Europe’s most popular drift car by a fairly wide margin, BMW’s 1990’s era E36 models all make for stellar drift cars, though in their stock form, the top-spec M3 is undoubtedly the most capable of the lot. A 3.0L (later 3.2L) straight-six provides more than enough oomph to keep the tires spinning through corners, while other elements such as a limited-slip diff, 50/50 weight distribution, and a fantastic five-speed manual transmission all help the machine to be that much more competent of a drifter. Despite several generations having passed–which included the addition of a forced induction powertrain and numerous substantial facelifts amongst a slew of other noteworthy tweaks—the E36 remains one of, if not the best option for drifting, representing the perfect combination of solid contemporary German engineering and old-school analog control.
Ford Focus RS
Backed by Ford’s legendary RS racing pedigree and famously utilized by celebrity driver, Ken Block, the Focus RS is a tire-eating production model that’s kicked along by a turbocharged 2.3-liter four-banger that puts down a cool 350hp and 350ft-lbs of torque. Rather than the rear-wheel-drive setup found on most drift cars, the RS-spec Focus utilizes a torque-vectoring all-wheel-drive configuration, that happens to come straight from the factory with a dedicated “drift mode.” Bestowed with carbon fiber door handles, turbo boost gauge housing, and handbrake lever, the interior of the Focus RS also gets leather Recaro race seats that provide a more planted option than most stock chairs. Sadly, due to ever-tightening European emissions regulations, the Focus RS is no longer in production, though fortunately there’s no shortage of clean examples available on the second-hand market.
Japanese models tend to receive a lot of attention in the drift world thanks to their relatively widespread availability and affordable pricing, generally easy-to-tune nature, and overall potency in stock form, though it’s hard to deny that Ford’s Mustang doesn’t also tick these same boxes. Even in its least powerful specs, the model still features a decently capable engine mounted up, sending power through a limited-slip rear diff, though the manufacturer offers powertrains as significant as 5.0L V8. Pretty much every generation of Mustang from the last 40 or so years, albeit some pretty major strides were made in terms of chassis and suspension development after the Fox-body era. The immense popularity of practically every generation of Mustang has also given way to an enormous—and competitively priced—aftermarket sector, making these modern American muscle cars that much more ideal for tuning and/or drifting.
Mazda MX-5 Miata
Since its debut in 1989, the Mazda Miata has stood as one of the all-time most popular tuner cars. They’re easy to work on, exhibit solid handling, and weigh practically nothing, tipping the scales at around one-ton. Sporting an extremely low center of gravity, the Miata’s svelte nature and rear-wheel-drive setup allow even relatively meager powertrains—such as the MX5’s 138hp 1.8L four-cylinder configuration—to send the Miata into corners with the rear wheels spinning. The addition of a forced induction system can also hugely further capitalize on the car’s lightweight. Quite possibly its biggest strength, however, is how wildly affordable it is, with used examples routinely going for as little as a couple of grand. The wheelbase on the Miata is admittedly on the shorter-end of what you’d want in the ideal drift car, though not to the extent that it mitigates the model’s ability to slide.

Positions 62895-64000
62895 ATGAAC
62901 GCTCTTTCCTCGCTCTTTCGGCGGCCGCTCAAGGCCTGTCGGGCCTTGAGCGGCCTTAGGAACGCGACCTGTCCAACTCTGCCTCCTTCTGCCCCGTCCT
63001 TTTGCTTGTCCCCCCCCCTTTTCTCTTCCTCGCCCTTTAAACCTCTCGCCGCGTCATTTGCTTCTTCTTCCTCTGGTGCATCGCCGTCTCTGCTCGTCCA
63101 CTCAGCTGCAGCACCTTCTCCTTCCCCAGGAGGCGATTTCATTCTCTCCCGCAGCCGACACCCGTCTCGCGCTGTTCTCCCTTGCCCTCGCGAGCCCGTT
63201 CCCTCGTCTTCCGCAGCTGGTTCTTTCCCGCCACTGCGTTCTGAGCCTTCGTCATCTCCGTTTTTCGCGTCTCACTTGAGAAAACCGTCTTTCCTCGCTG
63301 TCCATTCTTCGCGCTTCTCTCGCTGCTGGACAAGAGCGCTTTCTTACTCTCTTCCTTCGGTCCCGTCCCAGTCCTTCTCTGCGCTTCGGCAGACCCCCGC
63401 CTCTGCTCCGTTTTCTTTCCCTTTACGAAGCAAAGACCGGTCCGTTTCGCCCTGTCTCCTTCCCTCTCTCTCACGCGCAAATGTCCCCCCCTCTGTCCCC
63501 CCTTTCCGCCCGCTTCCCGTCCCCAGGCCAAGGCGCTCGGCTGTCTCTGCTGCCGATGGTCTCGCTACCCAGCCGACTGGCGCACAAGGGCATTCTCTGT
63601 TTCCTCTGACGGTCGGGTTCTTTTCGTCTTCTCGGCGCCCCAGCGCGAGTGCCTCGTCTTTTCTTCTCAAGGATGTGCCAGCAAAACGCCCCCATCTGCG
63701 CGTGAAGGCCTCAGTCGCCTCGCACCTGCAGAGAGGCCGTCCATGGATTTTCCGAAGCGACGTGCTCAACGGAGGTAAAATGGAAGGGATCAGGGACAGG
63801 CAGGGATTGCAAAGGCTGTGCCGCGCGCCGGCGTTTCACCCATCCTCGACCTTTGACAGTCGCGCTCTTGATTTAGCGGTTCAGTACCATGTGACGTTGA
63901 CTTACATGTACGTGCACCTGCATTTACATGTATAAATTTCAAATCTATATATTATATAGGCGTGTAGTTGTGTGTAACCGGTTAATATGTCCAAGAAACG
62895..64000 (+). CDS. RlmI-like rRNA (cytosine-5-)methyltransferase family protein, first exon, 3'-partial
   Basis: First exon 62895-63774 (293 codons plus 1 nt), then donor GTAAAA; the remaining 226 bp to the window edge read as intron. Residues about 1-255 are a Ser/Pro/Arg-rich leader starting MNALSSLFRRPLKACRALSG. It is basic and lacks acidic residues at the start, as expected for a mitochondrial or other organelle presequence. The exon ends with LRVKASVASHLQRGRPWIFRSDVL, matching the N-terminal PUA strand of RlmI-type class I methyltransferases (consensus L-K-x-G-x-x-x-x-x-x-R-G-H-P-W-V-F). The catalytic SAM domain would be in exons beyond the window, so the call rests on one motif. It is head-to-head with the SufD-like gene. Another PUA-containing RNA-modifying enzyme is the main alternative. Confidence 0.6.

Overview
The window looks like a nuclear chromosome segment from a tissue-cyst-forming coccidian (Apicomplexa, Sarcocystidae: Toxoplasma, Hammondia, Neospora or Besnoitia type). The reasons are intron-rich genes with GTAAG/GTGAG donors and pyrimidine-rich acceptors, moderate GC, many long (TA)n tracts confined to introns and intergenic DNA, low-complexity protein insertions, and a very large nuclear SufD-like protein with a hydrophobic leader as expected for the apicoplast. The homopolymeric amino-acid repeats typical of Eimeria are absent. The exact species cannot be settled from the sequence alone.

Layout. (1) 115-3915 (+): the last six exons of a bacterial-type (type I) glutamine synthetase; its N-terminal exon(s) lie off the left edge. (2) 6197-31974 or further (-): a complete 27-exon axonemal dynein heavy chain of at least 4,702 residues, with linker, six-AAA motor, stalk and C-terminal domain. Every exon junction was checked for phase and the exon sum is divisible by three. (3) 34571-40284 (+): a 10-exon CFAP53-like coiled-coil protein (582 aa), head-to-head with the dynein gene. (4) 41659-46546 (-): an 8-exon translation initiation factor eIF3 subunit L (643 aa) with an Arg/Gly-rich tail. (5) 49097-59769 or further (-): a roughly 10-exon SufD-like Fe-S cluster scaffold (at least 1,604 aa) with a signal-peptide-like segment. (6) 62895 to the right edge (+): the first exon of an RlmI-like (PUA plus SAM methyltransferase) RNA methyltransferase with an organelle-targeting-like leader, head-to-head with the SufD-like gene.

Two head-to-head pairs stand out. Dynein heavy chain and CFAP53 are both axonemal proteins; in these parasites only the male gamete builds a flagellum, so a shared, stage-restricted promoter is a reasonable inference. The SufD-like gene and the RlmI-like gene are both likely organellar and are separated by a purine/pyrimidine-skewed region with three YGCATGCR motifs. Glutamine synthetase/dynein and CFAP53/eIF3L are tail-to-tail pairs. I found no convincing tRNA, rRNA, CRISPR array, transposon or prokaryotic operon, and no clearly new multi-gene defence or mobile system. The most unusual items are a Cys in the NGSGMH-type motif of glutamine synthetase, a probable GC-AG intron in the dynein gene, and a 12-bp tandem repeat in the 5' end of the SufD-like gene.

If you can’t bring yourself to look past the Miata’s “quirky” appearance, another fantastic option from Mazda is the Japanese brand’s beloved RX-7. While the earliest iteration of the RX-7 was naturally-aspirated, the later generations of the rotary engines featured twin-sequential turbochargers that—thanks to the mill’s displacement—could spool its turbos up to operating speeds with incredible efficiency The use of the Wankel lumps also gave the RX-7 a wide powerband brimming with tractable oomph all the way to the rev ceiling. The final (8th) generation of this model undoubtedly received the most contemporary amenities and mechanics, though used specimens now fetch pretty substantial amounts of cash, making the earlier gens the clear choice for anyone on a budget. The widespread use of the RX-7 amongst pro-level drivers should also speak volumes about its overall performance prowess—drifting very much included.
While every example on this list has been heavily utilized by drift communities since the subculture’s inception, no one single model is quite as popular as Nissan’s 240SX. Pretty much everything about this car lends itself to not only drifting but also to aftermarket upgrades and modifications. The engine bay housing the car’s 2.4L four is incredibly spacious, providing plenty of room to work or access parts, while also affording the ability to shoehorn forced induction systems or larger powertrains under the hood with relative ease. It’s mid-150hp-ish output coupled with its sub-3,000lb curb weight allow the 240SX to go toe-to-toe with markedly more powerful models.If you still aren’t sold on the 240SX, look no further than the world of Formula Drift, in which the Japanese four-banger has consistently been a go-to model for the series’ pro-level drivers.